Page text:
Sims v. Singletary, 155 F.3d 1297, 1305 (11th Cir. 1998). Demonstrating deficient performance “requires showing that counsel made errors so serious that counsel was not functioning as the ‘counsel' guaranteed the defendant by the Sixth Amendment.” Strickland, 466 U.S. at 687. Deficient performance is established if, “in light of all the circumstances, the identified acts or omissions [of counsel] were outside the wide range of professionally competent assistance.” Id. at 690. However, “counsel is strongly presumed to have rendered adequate assistance and made all significant decisions in the exercise of reasonable professional judgment.” Id. Additionally, “a court deciding an actual ineffectiveness claim must judge the reasonableness of counsel's challenged conduct on the facts of the particular case, viewed as of the time of counsel's conduct.” Id.

         Walker must demonstrate that counsel's alleged error prejudiced the defense because “[a]n error by counsel, even if professionally unreasonable, does not warrant setting aside the judgment of a criminal proceeding if the error had no effect on the judgment.” Id. at 691-92. To show prejudice, a petitioner must demonstrate “a reasonable probability that, but for counsel's unprofessional errors, the result of the proceeding would have been different. A reasonable probability is a probability sufficient to undermine confidence in the outcome.” Id. at 694. When the case involves a plea, the prejudice inquiry focuses on whether counsel's deficient performance “affected the outcome of the plea process. In other words, in order to satisfy the ‘prejudice' requirement, the defendant must show that there is a reasonable probability that, but for counsel's errors, he would not have pleaded guilty and would have insisted on going to trial.” Hill v. Lockhart, 474 U.S. 52, 59 (1985).

         A petitioner cannot meet his burden merely by showing that counsel's choices were unsuccessful:

The test has nothing to do with what the best lawyers would have done. Nor is the test even what most good lawyers would have done. We ask only whether some reasonable lawyer at the trial could have acted, in the circumstances, as defense counsel acted at trial . . . . We are not interested in grading lawyers' performances; we are interested in whether the adversarial process at trial, in fact, worked adequately.

White v. Singletary, 972 F.2d 1218, 1220-21 (11th Cir. 1992). Accord Chandler v. United States, 218 F.3d 1305, 1313 (11th Cir. 2000) (“To state the obvious: the trial lawyers, in every case, could have done something more or something different. So, omissions are inevitable . . . . [T]he issue is not what is possible or ‘what is prudent or appropriate, but only what is constitutionally compelled.'”) (en banc) (quoting Burger v. Kemp, 483 U.S. 776, 794 (1987)).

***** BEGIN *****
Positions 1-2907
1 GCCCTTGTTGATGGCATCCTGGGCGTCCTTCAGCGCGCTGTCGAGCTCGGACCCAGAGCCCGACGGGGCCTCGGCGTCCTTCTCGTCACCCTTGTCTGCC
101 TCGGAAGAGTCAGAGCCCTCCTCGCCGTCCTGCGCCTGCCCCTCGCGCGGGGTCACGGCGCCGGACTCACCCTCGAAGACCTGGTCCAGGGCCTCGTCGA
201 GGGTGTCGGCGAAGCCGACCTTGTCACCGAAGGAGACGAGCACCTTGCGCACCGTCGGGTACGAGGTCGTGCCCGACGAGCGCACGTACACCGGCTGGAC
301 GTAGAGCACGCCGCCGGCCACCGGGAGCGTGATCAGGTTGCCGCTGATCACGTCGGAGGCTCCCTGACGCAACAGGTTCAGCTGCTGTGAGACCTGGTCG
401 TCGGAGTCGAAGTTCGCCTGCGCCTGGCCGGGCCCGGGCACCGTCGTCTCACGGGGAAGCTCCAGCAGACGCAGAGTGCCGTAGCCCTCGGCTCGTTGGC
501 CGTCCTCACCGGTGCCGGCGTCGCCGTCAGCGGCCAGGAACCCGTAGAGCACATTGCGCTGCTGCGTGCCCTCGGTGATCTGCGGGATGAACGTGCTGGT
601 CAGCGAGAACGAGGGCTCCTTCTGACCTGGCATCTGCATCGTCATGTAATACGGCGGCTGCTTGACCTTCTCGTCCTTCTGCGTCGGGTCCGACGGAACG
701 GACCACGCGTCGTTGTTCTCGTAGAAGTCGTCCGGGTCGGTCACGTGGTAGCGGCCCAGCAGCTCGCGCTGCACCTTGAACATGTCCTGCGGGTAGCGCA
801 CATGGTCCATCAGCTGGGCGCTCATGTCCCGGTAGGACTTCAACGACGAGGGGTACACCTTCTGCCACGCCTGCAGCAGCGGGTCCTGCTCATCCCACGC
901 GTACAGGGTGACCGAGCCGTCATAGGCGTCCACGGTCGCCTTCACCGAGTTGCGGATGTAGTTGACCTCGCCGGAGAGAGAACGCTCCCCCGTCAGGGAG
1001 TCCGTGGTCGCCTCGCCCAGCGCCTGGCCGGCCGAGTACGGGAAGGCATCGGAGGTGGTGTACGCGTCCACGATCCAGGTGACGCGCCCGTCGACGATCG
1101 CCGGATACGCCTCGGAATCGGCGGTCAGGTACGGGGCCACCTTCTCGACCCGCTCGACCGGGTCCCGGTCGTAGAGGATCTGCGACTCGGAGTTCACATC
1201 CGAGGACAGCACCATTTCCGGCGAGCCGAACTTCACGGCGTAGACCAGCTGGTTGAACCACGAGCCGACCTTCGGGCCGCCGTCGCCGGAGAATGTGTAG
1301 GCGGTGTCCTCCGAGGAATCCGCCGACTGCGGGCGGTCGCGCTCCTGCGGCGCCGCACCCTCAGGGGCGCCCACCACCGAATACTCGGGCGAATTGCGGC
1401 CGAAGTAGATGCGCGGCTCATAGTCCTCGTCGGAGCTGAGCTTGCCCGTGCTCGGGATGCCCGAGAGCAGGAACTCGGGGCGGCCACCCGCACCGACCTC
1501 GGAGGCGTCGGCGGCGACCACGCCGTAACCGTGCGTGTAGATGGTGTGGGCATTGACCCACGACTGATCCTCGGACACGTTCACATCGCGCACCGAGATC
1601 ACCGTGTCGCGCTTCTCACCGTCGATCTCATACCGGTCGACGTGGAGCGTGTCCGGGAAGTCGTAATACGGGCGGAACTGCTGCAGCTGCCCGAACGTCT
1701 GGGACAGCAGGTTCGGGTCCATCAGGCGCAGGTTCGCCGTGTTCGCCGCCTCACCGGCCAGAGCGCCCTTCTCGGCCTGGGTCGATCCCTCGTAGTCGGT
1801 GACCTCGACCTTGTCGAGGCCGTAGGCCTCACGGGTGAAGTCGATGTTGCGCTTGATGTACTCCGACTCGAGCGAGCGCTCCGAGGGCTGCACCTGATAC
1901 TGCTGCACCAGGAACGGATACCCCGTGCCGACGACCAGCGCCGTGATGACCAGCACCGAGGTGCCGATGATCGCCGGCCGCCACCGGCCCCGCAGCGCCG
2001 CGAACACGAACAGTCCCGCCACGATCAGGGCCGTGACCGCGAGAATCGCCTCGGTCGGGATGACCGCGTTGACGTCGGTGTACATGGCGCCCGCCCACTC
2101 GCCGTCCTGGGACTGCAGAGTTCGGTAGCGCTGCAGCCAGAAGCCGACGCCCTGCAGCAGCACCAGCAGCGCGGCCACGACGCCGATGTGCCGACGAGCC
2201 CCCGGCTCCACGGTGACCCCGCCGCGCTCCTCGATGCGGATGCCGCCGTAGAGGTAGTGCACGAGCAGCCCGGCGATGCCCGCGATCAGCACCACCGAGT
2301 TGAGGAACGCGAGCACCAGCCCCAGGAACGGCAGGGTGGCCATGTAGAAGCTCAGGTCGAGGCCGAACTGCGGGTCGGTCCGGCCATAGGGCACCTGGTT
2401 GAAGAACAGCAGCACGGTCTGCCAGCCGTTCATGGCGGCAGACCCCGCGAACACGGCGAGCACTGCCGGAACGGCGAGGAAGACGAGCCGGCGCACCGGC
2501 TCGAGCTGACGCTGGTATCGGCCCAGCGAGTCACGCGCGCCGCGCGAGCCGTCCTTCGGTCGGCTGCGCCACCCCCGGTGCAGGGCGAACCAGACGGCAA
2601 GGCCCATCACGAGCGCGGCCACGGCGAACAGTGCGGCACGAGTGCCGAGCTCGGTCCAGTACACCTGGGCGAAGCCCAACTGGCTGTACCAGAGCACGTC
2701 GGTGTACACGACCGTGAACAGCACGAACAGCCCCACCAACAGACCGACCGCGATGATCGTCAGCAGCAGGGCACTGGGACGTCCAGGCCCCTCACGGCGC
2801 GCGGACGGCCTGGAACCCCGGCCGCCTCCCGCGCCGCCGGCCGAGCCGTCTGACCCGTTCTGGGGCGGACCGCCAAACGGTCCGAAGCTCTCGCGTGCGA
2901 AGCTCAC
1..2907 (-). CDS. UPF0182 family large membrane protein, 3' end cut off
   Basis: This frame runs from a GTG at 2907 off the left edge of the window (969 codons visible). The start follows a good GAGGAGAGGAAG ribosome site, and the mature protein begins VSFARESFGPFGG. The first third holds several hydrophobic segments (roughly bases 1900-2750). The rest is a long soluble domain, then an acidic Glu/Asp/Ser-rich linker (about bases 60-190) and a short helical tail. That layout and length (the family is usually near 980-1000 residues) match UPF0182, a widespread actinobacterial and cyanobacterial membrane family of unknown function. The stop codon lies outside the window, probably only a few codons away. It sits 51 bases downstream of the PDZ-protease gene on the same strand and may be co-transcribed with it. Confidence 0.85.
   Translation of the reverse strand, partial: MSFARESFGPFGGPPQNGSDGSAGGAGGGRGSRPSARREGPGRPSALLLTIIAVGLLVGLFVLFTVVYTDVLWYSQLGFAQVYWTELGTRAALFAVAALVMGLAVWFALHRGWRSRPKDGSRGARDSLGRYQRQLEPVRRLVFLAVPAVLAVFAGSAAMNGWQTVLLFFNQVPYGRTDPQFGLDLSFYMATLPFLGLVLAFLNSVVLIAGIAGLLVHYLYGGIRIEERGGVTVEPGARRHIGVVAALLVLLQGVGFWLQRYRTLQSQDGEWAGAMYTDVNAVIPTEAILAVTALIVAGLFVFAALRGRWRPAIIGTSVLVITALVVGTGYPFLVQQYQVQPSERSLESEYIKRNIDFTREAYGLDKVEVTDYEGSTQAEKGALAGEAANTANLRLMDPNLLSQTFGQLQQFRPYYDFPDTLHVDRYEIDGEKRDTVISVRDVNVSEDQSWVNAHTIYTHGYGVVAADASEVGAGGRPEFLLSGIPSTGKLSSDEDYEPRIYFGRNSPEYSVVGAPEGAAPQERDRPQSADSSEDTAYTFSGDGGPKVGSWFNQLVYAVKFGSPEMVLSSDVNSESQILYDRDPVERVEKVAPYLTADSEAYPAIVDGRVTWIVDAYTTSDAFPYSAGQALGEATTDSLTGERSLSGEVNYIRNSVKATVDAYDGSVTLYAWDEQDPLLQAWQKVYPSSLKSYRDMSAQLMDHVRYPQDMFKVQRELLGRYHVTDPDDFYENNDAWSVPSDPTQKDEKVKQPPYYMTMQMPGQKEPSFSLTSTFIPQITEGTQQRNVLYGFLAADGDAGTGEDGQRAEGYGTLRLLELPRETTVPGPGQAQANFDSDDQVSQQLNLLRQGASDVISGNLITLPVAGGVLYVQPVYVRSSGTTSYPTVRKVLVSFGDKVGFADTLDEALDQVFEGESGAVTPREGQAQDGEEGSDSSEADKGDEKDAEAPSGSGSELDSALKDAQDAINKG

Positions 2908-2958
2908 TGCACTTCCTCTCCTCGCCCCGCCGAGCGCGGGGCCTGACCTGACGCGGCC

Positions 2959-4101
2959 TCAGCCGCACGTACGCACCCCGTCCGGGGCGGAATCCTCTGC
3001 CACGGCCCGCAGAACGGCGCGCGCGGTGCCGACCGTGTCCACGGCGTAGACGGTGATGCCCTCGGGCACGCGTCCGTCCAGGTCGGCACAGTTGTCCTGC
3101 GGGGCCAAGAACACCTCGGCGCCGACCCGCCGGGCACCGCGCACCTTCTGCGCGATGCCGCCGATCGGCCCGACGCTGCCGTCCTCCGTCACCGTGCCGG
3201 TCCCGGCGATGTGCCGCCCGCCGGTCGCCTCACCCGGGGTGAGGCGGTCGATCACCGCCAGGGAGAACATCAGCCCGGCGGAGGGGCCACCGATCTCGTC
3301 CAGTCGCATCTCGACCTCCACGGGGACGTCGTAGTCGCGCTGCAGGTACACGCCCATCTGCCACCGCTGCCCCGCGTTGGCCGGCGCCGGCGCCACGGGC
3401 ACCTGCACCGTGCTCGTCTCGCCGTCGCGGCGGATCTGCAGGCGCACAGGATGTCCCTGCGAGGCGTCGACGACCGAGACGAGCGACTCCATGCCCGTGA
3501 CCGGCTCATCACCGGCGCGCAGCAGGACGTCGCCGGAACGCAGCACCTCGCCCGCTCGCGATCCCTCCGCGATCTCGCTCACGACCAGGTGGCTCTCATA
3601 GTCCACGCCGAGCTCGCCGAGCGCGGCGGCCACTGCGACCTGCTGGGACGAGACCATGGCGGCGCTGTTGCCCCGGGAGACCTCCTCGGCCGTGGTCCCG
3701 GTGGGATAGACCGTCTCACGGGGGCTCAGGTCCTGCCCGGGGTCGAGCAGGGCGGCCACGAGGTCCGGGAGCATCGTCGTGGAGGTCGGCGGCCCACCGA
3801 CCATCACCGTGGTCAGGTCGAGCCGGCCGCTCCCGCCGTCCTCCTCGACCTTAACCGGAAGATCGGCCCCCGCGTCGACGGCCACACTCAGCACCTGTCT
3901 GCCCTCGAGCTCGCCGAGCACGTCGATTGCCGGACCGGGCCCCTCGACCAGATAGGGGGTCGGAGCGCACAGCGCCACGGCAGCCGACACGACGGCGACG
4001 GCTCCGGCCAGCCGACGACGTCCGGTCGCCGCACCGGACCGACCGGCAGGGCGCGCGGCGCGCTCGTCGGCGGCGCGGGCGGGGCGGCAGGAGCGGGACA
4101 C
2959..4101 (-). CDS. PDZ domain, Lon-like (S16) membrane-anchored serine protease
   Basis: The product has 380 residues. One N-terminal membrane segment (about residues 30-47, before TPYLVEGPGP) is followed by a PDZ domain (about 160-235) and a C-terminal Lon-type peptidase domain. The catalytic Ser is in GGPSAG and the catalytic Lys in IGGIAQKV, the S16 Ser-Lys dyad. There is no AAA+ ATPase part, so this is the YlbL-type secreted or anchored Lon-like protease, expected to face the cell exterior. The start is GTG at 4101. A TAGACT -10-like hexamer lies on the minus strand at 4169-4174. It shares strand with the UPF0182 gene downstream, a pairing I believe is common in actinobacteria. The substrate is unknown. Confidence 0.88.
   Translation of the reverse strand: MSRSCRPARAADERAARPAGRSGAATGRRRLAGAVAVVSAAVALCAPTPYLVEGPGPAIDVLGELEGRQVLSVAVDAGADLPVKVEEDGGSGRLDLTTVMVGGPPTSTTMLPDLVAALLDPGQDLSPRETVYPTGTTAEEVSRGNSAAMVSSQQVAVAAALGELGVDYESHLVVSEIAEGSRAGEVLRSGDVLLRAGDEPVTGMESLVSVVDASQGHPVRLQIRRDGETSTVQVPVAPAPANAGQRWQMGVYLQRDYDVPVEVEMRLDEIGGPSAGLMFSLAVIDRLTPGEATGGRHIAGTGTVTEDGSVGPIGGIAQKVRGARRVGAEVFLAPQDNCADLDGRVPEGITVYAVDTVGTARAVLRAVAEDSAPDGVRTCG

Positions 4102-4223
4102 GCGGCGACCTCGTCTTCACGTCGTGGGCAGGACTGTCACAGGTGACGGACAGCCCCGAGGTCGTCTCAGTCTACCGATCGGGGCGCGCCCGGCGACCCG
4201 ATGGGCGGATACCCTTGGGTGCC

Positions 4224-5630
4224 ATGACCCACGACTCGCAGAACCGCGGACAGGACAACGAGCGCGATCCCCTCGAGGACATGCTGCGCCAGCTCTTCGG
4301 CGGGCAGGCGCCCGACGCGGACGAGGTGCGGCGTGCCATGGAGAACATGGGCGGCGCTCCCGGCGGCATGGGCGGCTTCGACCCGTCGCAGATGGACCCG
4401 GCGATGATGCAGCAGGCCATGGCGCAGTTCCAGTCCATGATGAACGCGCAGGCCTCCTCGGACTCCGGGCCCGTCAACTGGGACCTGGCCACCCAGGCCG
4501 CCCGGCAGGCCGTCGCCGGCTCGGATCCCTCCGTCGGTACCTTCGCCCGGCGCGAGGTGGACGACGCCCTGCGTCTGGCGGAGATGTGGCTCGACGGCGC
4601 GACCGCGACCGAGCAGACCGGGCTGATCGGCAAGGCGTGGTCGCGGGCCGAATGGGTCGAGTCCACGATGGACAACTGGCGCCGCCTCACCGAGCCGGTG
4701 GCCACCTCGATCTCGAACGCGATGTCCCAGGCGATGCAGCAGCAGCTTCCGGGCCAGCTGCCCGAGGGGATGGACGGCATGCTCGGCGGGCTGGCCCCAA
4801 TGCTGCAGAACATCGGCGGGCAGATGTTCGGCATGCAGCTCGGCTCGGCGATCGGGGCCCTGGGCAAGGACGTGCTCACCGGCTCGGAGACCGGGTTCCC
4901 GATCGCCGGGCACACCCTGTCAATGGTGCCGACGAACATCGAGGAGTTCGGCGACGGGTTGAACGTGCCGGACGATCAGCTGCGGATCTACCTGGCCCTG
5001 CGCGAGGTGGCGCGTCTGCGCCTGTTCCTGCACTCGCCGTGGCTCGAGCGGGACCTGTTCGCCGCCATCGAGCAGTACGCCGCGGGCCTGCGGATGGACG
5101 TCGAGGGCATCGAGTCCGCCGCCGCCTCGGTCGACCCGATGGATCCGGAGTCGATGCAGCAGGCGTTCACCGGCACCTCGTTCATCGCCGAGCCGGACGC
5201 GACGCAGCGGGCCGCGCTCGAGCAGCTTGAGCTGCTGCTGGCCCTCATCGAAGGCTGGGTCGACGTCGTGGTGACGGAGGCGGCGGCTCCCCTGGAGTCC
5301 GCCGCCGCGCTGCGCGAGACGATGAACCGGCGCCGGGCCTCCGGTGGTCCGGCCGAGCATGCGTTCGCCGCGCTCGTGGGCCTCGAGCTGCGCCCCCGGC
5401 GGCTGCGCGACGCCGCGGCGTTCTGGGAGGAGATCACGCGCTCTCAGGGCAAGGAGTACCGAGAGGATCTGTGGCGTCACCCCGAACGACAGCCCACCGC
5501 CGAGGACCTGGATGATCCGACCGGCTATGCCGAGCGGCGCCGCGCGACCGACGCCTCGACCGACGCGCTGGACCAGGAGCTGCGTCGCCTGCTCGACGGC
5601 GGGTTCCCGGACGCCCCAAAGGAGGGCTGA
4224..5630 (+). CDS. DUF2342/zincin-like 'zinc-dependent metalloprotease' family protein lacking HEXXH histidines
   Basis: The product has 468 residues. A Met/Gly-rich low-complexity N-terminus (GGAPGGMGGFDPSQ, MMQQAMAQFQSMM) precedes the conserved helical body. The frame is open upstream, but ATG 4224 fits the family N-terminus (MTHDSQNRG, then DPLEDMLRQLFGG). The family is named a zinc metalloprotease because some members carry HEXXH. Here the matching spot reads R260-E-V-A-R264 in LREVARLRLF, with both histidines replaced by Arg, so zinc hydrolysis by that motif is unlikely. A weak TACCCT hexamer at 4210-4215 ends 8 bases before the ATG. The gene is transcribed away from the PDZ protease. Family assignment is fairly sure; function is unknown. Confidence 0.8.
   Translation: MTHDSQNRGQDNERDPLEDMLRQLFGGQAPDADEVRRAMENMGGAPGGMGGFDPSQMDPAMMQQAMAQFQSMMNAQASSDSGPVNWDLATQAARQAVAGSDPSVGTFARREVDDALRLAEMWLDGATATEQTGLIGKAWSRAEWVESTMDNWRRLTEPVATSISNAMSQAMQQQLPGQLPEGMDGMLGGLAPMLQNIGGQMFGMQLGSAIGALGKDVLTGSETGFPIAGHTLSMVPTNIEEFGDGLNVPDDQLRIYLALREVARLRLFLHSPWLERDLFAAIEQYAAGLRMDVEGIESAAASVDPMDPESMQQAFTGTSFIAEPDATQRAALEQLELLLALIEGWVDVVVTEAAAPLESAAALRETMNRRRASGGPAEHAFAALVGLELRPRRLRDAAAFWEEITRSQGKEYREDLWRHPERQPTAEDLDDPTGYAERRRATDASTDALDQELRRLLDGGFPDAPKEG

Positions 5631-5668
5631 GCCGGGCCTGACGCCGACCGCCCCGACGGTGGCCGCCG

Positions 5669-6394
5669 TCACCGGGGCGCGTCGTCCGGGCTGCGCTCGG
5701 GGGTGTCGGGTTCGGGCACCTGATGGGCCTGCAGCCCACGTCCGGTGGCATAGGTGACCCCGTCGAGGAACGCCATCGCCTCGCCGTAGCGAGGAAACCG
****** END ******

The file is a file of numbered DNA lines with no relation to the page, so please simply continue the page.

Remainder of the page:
Sustaining a claim of ineffective assistance of counsel on federal habeas review is difficult because “[t]he standards created by Strickland and § 2254(d) are both ‘highly deferential, ' and when the two apply in tandem, review is ‘doubly' so.” Richter, 562 U.S. at 105 (citations omitted). See also Pinholster, 563 U.S. at 202 (a petitioner must overcome the “‘doubly deferential' standard of Strickland and AEDPA.”).

         If a claim of ineffective assistance of counsel can be resolved through one of the Strickland test's two prongs, the other prong need not be considered. 466 U.S. at 697 (“[T]here is no reason for a court deciding an ineffective assistance claim . . . to address both components of the inquiry if the defendant makes an insufficient showing on one.”); Sims, 155 F.3d at 1305 (“When applying Strickland, we are free to dispose of ineffectiveness claims on either of its two grounds.”).

         DISCUSSION

         Ground Four

         Walker was represented by a succession of three attorneys, and he filed pre-plea motions to dismiss two of them. (Dkt. 29, Ex. 84, Vol. VI, pp. 1020-24, 1057-63; Vol. VII, pp. 1165-73.) Walker's last motion concerned Assistant Public Defender Geoffrey Foster, the attorney who represented him at the change of plea hearing.[2] In Ground Four, Walker asserts that “a defendant's choice to plea[d] cannot be induced by fear of a[n] unfair trial with inadequate counsel.” (Dkt. 1, p. 10.) He claims that he “allowed [him]self to be sentenced under [the] plea” agreement rather than to proceed to trial with an attorney whom the court would not dismiss. (Id.) Walker's allegation is interpreted as presenting a challenge to the voluntariness of his plea.